RE: How could that happen? Bad driveshaft!

"No, i don't clean the threads and the nut threads, but when i took the driveshaft off the hub unit, they was clean, and i put some spline lubrican on them"

Is the Nut supposed to be "lube torqued"? Because that is what you did.

RE: How could that happen? Bad driveshaft!

(OP)
No, on mitchell installation procedure it don't talk to add spline lubrican on threads but i don't put too much. This could really do this?

I repeat that shaft ''explode'' on night.. and nothing get suspect, or i don't do something that i'm not sure when i was install it. This is so wierd!

RE: How could that happen? Bad driveshaft!

(OP)
And.. Thank you for the help you provide to us! :)

RE: How could that happen? Bad driveshaft!

(OP)
As you can see on the thread view pics, there is no many thread lubrican

RE: How could that happen? Bad driveshaft!

Sams14

by putting lube on the threads it now torquing more than 221 ft lbs. & spline shaft may of had a week or a defect.
thus it cracked while torquing the nut.

What was used for Torquing? Torque wrench or air impact wrench.

MfgEngGear.

RE: How could that happen? Bad driveshaft!

I would have expected the threads, the nut, or the necked down area between the thread and start of the spline to fail from over torque.

RE: How could that happen? Bad driveshaft!

Interesting issue
I was talking with one of the old timer here at my job, who has cold heading experience. it appears from the picture there was a seam where the spline shaft failed.
by looking at the picture, the center had tearing where as the outer portion of the spline had no tearing but a clean break. so "this is one theory". at the area of failure. it was smaller than the threaded area due to the seam where it had failed.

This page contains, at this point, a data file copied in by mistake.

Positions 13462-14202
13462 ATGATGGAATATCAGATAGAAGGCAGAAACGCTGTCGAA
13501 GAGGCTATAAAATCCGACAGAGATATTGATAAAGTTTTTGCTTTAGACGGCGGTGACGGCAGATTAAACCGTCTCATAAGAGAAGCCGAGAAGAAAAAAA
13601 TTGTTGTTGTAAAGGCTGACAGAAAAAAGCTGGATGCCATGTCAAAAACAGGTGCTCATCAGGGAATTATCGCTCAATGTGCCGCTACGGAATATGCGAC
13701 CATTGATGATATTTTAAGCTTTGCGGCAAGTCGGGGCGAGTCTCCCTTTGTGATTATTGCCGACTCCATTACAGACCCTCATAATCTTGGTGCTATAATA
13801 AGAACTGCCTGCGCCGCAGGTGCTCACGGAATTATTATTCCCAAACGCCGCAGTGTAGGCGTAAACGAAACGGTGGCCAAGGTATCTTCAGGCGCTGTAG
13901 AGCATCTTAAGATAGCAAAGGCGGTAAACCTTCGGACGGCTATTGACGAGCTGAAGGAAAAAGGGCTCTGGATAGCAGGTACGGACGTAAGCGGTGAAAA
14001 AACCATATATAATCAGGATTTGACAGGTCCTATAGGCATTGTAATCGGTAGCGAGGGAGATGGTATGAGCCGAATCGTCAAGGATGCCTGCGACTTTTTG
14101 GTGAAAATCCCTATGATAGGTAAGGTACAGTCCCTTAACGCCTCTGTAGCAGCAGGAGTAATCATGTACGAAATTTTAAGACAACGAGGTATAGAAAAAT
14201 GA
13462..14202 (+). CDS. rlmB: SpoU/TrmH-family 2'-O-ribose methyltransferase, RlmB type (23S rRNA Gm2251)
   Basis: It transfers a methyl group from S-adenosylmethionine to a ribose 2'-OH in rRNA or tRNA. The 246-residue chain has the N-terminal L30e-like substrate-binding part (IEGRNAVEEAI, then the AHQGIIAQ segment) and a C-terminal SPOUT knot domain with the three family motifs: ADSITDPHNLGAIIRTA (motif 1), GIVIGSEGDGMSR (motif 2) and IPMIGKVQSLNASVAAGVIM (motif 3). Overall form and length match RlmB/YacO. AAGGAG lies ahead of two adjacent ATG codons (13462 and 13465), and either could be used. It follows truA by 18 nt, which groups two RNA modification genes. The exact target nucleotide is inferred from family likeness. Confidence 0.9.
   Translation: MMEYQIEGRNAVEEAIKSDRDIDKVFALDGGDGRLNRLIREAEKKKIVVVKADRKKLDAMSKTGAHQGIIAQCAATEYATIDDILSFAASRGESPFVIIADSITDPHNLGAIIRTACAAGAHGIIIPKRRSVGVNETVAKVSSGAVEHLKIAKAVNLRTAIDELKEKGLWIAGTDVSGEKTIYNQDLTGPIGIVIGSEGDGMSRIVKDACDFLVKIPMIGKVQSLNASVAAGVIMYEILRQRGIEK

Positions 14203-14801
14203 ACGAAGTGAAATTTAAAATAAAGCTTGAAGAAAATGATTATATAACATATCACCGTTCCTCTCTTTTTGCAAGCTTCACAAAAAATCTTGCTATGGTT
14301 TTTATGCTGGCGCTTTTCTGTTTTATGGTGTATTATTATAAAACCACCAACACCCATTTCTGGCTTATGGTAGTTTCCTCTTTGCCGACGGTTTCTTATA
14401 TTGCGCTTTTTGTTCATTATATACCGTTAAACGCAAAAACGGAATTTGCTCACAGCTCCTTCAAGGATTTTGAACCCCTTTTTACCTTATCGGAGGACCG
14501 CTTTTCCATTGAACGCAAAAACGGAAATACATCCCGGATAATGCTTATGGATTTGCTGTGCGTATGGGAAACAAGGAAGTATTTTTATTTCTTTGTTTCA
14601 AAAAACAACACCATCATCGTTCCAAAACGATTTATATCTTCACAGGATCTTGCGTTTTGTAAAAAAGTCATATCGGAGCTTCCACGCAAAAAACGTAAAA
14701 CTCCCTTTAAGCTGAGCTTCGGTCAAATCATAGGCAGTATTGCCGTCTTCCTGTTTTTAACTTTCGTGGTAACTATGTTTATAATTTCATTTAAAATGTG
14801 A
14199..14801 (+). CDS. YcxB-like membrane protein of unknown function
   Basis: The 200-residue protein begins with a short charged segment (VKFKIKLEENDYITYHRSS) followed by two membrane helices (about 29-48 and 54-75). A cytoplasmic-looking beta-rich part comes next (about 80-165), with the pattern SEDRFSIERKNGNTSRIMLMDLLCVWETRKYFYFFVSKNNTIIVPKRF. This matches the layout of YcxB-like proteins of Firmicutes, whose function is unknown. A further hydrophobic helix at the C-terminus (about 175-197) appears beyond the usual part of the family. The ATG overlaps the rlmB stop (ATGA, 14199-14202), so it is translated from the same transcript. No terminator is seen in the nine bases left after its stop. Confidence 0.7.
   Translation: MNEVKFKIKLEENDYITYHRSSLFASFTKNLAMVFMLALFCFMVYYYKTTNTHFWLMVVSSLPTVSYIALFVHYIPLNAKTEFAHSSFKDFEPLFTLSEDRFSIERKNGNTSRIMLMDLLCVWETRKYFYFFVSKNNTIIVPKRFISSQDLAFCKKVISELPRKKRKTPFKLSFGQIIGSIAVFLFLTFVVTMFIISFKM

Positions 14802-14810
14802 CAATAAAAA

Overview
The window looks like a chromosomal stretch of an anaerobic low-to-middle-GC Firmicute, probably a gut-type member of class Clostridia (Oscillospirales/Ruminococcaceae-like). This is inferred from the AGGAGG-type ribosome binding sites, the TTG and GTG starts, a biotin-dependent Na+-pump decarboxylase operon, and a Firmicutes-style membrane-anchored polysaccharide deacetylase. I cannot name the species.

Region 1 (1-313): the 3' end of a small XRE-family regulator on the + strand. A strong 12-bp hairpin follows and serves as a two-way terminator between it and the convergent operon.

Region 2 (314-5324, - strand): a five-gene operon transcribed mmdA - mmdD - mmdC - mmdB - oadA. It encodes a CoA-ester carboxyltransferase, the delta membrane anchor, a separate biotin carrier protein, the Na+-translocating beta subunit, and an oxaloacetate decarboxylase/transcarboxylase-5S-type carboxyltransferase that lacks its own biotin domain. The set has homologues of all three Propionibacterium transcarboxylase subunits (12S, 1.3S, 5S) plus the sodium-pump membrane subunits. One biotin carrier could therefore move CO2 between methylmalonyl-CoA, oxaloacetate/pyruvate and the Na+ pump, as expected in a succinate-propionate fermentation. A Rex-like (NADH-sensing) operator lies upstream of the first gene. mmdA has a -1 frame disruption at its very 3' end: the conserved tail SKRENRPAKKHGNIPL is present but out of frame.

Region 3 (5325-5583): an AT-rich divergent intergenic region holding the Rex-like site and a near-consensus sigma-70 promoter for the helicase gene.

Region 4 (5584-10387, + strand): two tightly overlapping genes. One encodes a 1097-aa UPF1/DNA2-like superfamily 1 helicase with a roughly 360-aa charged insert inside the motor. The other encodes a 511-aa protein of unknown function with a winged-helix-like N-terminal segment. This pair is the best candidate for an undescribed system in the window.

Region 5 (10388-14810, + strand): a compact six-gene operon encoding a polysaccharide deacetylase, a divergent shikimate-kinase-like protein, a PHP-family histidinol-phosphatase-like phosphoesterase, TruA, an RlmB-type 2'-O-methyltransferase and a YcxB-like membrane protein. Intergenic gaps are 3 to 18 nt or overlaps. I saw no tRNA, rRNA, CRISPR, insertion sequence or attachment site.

MfgEnggear

RE: How could that happen? Bad driveshaft!

None of the provided pictures have sufficient resolution to identify a seam.

The reason for the different fracture surface appearance is due to the heat treatment - the outer portion was induction hardened while the center is in the as-rolled/forged condition.  The induction hardened region has high strength, low elongation while the center is the opposite.  This leads to the flat and rough segments on the fracture surface.

Based on the information provided, partial spline engagement looks like the reason for the fracture.

RE: How could that happen? Bad driveshaft!

Corypad

That where my thoughts originally too.

but what was explained about the cold heading also made sense.

but it would be unusual to have partial engagement of the spline, because the nature of the assembly.
I have done a few of those replacement of the high velocity shafts. it's not fun. generally it's full proof when re-assembling. it would be most unlikely it was only partial spline engagement. however any thing is possible.